He explains what the model does: “The model aims to offer solutions for businesses to cope and thrive in this disrupted economic environment. The New World Model focuses on cash management for businesses, supports disruption of current trends to establish sustainability, digitalisation, risk management through data, information transparency, and inclusivity.”

With businesses today facing challenges which are different from what companies were tackling in the past decade alone, free zones are mindful that there is a need to implement new programmes that would facilitate industrial development. “However, to achieve that, companies need a different strategy, deriving from the experience of past decades,” he says.

He adds: “For rapid growth, it is important for businesses to be agile in their decision making and daily operations to cope with the continuously evolving trade sector of emerging economies. If businesses have a central platform which oversee all processes, it is easier for companies to enter new markets faster with less risk.”

Transparency and communication
Along with agility, transparency and open communication is also vital to the success of businesses in free zones. He states: “The success of the New World Model relies on transparency when it comes to exchange of information. With a more open communication channels, partners will mutually benefit from collaborations and customers will be able to make a more informed decision over companies to choose from.

“It will further provide clarity to governments as to which policies work best and which require reforms. Transparent communication will boost the brand value while creating awareness among employees, increase customer engagement and lead to better coordination between stakeholders and business partners.”

He adds: “Through our Global Certification Standard, free zones will have access to a solid framework for transparent governance that complies with international standards set by the World Trade Organisation (WTO) and the World Customs Organisation (WCO). These tools can work towards improving product safety, personnel training, and trade monitoring for free zones.”

Sustainability and social responsibility
Sustainability is another important aspect that World FZO is pushing forward with its members. Free zones must align their goals to sustainability and social responsibility if they want to maintain business and economic leadership, he says.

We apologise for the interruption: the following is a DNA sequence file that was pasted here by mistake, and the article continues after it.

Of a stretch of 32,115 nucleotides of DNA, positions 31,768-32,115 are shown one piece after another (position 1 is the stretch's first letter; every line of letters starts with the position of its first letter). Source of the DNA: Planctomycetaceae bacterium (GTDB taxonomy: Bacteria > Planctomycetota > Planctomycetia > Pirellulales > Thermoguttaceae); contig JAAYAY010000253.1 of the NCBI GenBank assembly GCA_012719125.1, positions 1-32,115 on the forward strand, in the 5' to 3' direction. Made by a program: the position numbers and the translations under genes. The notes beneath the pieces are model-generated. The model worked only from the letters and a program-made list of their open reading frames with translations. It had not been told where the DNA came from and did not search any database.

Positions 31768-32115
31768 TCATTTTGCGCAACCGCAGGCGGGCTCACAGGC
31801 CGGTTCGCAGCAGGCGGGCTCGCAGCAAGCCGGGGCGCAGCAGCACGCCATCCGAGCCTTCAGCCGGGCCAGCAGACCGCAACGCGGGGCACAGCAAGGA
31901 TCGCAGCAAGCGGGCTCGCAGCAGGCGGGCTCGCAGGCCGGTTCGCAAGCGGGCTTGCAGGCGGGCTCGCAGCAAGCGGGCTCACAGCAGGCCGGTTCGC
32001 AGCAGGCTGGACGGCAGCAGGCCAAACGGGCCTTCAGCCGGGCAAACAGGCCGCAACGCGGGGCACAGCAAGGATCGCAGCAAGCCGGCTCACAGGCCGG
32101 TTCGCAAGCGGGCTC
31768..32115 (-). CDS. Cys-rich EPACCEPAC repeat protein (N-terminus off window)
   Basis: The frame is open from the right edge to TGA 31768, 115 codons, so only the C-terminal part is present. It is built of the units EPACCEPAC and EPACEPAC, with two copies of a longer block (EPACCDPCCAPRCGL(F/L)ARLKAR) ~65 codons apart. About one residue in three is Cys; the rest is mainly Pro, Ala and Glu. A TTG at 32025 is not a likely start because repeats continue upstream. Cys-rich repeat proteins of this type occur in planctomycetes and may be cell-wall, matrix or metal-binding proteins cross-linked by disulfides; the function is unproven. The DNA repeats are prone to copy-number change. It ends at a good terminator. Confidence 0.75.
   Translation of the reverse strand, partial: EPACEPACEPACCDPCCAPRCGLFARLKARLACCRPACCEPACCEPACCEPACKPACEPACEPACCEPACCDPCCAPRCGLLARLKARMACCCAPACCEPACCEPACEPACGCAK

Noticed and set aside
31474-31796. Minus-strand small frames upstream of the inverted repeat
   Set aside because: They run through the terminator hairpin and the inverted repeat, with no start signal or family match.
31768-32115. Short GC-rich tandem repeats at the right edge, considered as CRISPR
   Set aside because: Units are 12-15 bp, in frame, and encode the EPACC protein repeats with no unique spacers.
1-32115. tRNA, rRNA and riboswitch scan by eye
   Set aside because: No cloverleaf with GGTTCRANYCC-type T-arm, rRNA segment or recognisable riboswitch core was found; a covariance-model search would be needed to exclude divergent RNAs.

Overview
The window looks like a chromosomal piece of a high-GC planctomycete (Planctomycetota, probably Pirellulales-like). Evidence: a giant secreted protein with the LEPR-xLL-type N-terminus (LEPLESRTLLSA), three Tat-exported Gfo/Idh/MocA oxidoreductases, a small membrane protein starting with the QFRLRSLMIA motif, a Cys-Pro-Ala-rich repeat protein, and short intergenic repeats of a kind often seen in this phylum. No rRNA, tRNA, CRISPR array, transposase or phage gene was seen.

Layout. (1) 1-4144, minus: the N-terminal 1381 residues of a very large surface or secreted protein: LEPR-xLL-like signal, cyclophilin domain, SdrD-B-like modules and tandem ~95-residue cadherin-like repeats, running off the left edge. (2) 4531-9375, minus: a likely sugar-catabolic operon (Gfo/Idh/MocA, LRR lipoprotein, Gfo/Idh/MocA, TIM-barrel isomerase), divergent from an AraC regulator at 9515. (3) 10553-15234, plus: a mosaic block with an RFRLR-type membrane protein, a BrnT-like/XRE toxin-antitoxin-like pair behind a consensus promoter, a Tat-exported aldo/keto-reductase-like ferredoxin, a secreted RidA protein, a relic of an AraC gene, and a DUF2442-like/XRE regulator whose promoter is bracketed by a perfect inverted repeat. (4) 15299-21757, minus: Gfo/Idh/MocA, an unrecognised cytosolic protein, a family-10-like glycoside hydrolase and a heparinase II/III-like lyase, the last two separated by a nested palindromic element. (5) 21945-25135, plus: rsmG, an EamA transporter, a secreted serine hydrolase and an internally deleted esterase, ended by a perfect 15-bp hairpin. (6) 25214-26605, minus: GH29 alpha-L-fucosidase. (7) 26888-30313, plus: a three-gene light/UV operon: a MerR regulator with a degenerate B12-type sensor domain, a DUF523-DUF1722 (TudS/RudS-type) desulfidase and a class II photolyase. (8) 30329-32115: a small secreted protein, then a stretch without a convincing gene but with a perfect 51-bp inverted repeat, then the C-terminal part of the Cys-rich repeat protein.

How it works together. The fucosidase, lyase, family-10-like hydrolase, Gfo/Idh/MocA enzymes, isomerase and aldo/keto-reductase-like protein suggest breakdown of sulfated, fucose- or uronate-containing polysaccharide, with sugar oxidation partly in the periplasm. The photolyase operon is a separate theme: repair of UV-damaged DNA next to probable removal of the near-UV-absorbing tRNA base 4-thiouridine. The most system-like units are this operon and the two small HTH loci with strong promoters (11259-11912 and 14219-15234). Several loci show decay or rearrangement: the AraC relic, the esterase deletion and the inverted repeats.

The organisation has been developing ways to enhance free zones’ engagement in sustainable development, particularly its role in contributing to the achievement of the 17 Sustainable Development Goals of the United Nations or the SDGs 2030.

He reveals: “To help free zones measure their performance level, we launched the FZF Izdihar Package, which is part of our ‘Free Zones – The Future (FZF) Programme’ initiative.”

The package comprises several tools such as the Izdihar Index, Maturity Curve, and Tailored Training and Consultancy. The Izdihar Index measures the performance of free zones in terms of their use of natural resources, adherence to ethical and labour standards and sustainability, and other qualitative indicators.

“Their performances are rated and revealed through an annual survey and free zones which deliver strong performances are awarded and certified. This inspires them to improve their performance and contribute to achieving global goals,” he notes.

“The Maturity Curve offers a benchmarking tool where areas of improvement of the individual free zones are identified. A specific recommendation or roadmap is then developed for the free zone to help improve its performance. In this regard, the Tailored Training and Advisory provides free zones with customised solutions that will enhance its value proposition and make the free zone future ready.”

Concluding, Dr Hamrouni says: “The World FZO is a representative and collective voice for all the free zones across the globe. The organisation treats the issues and challenges of these free zones as its own and strives to solve them with the best possible outcome.”